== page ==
The UN is also working to promote the new Gulf initiative. UN Special Envoy to Yemen Hans Grundberg has met extensively with the country’s political forces in recent weeks and has proposed a humanitarian truce for Ramadan and the relaunch of relief efforts that had ground to a halt due to the war and the lack of international funding, scaled down against the backdrop of the war in Ukraine.
According to UN emergency relief coordinator Martin Griffiths, 23.4 million Yemenis now need assistance. Of these 19 million will go hungry in the coming months, an increase of almost 20 per cent from 2021, while more than 160,000 will face famine-like conditions. Only a third of the $4.3 billion that aid agencies seek this year for Yemen has been collected so far.
International support is crucial to ending the war in Yemen, and the US ambassador to the UN stressed this dimension in her remarks to the UN in mid-March, saying that her country welcomed Grundberg’s launch of a consultative process and urging unified support for his efforts.
The GCC/UN efforts may also be part of a broader international drive to end other Middle Eastern wars. In Libya, the US along with other international and regional powers involved in that crisis are working to forestall a slide back into armed conflict. In Syria, there are international efforts to persuade the regime to accommodate the opposition. The common denominator in all these conflicts is foreign involvement, especially on the part of non-Arab parties such as Iran and Turkey.
Tehran appears to be unwilling to abandon its proxy-war strategy for expanding its regional influence, and it refuses any linkage between its policies in the negotiations to renew the 2015 nuclear agreement. But there may be other ways of countering the Iranian influence in Syria. An Arab rapprochement with Damascus could go a long way to reducing Syrian reliance on Iran, and the recent Emirati initiative to invite the Syrian president to the UAE, as well as the efforts of other Arab governments to promote Syria’s return to the Arab League, could work towards this end.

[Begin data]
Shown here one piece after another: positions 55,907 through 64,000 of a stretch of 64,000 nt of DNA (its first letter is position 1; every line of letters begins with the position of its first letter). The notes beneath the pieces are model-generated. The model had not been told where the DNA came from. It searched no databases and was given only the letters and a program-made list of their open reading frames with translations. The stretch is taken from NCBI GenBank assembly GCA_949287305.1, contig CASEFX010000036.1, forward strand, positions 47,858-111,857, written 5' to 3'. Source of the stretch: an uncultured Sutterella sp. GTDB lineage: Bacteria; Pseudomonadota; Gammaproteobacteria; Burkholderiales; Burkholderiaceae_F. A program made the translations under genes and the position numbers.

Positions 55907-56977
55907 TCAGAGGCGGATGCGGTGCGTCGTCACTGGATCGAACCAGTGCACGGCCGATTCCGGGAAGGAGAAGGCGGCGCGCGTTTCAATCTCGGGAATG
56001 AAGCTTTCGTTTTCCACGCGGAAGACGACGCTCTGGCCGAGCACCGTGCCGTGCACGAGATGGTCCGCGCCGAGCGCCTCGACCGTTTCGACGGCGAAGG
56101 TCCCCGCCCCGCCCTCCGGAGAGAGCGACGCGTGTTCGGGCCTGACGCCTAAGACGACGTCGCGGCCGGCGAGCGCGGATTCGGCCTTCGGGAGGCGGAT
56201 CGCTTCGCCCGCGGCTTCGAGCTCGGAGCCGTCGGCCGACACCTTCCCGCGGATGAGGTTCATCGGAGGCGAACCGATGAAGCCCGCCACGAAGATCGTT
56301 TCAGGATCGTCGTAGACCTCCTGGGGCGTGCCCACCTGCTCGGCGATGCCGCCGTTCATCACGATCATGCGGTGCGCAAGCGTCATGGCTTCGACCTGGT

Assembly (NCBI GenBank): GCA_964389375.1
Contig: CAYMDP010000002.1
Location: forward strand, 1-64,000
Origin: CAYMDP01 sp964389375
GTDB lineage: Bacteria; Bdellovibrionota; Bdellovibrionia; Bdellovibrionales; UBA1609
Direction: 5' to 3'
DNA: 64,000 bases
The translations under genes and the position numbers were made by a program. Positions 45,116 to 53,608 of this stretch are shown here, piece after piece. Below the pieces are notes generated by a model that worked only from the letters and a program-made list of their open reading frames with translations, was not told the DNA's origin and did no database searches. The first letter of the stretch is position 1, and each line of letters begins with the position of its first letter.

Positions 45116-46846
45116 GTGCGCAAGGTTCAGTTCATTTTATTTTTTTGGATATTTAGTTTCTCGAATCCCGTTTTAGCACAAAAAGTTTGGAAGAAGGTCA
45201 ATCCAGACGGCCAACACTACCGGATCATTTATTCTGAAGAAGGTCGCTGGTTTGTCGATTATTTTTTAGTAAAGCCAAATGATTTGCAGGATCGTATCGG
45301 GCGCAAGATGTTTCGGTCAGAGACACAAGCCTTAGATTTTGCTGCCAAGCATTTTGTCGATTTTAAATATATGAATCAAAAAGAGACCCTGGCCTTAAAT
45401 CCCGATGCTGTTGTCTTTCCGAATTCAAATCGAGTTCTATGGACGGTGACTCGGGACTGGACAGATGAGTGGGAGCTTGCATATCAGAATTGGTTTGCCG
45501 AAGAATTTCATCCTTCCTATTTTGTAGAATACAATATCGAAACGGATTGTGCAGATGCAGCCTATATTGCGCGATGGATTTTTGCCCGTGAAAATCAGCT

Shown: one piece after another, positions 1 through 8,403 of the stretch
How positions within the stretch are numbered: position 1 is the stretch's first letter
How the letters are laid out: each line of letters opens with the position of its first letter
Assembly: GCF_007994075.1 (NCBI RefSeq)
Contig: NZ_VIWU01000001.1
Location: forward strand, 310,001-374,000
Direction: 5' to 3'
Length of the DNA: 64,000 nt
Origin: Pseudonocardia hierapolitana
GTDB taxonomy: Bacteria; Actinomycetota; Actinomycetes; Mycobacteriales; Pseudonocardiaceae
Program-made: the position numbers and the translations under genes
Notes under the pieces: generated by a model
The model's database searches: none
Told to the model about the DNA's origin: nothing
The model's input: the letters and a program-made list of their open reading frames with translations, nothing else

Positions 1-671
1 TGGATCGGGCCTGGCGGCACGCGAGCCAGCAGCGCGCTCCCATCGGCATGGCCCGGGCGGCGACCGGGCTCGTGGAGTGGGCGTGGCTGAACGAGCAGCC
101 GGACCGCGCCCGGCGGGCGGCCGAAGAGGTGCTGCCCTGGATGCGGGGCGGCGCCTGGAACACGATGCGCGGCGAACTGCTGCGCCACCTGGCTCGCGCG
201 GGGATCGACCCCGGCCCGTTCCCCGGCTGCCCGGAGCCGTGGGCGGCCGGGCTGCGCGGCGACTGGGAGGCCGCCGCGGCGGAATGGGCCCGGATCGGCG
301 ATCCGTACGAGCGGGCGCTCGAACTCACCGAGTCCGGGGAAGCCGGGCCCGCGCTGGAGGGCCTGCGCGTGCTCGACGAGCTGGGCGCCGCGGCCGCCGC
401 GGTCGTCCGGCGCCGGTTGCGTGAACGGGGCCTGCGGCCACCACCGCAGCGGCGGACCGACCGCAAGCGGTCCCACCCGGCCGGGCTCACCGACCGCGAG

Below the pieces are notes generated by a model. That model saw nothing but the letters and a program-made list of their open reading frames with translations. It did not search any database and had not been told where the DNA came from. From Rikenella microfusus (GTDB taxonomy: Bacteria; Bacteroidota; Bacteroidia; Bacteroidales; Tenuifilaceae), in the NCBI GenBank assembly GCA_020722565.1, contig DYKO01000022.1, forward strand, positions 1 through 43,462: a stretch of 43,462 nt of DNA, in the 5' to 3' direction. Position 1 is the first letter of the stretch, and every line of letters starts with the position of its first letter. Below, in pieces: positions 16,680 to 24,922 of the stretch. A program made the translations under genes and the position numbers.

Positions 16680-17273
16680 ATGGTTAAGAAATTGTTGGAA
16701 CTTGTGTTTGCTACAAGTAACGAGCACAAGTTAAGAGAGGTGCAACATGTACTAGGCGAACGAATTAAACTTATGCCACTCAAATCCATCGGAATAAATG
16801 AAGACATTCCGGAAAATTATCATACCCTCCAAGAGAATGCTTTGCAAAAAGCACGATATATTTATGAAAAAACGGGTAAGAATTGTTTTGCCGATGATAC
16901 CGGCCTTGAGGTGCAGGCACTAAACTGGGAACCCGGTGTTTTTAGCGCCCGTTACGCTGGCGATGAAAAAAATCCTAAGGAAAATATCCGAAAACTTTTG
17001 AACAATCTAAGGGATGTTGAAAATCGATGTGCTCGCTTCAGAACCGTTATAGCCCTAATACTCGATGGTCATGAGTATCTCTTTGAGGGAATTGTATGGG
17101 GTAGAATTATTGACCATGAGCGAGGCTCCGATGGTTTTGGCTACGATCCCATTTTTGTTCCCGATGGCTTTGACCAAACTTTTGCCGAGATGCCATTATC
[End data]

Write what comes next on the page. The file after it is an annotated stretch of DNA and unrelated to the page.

International developments related to the Ukraine crisis combined with international pressures to salvage the political process in Libya might compel Turkey to relinquish its militarising of the Libyan crisis. Guarantees of its economic interests in the country might offer Ankara further incentives.
While it is assumed that boycotting the GCC initiative would severely weaken the Houthis, the initiative could also throw them a lifeline. Demonstrations have begun to increase in Houthi-controlled areas of Yemen, with the protests driven by economic difficulties, tax hikes, deteriorating public services, and shortages of fuel and gas. Civil-service salaries have not been paid for years, while Houthi elites amass fortunes.
If the main impulse behind an impending “march of the hungry” against Houthi rule is economic, there are also signs that it could acquire political and ideological dimensions.
A number of Zaidi imams have reportedly distanced themselves from the Houthi project, which suggests that this movement could gradually lose its religious base. It is also difficult to imagine that the Houthi leaders will be able to hold out against the combination of economic and popular pressures and simultaneously continue to cling to their military option out of the belief that this will force their adversaries to give in to their demands.
The new GCC initiative may be the last chance they have to survive, but this time as one party in a larger political project for Yemen and not as one that wants to impose itself on the country as a whole.
*A version of this article appears in print in the 24 March, 2022 edition of Al-Ahram Weekly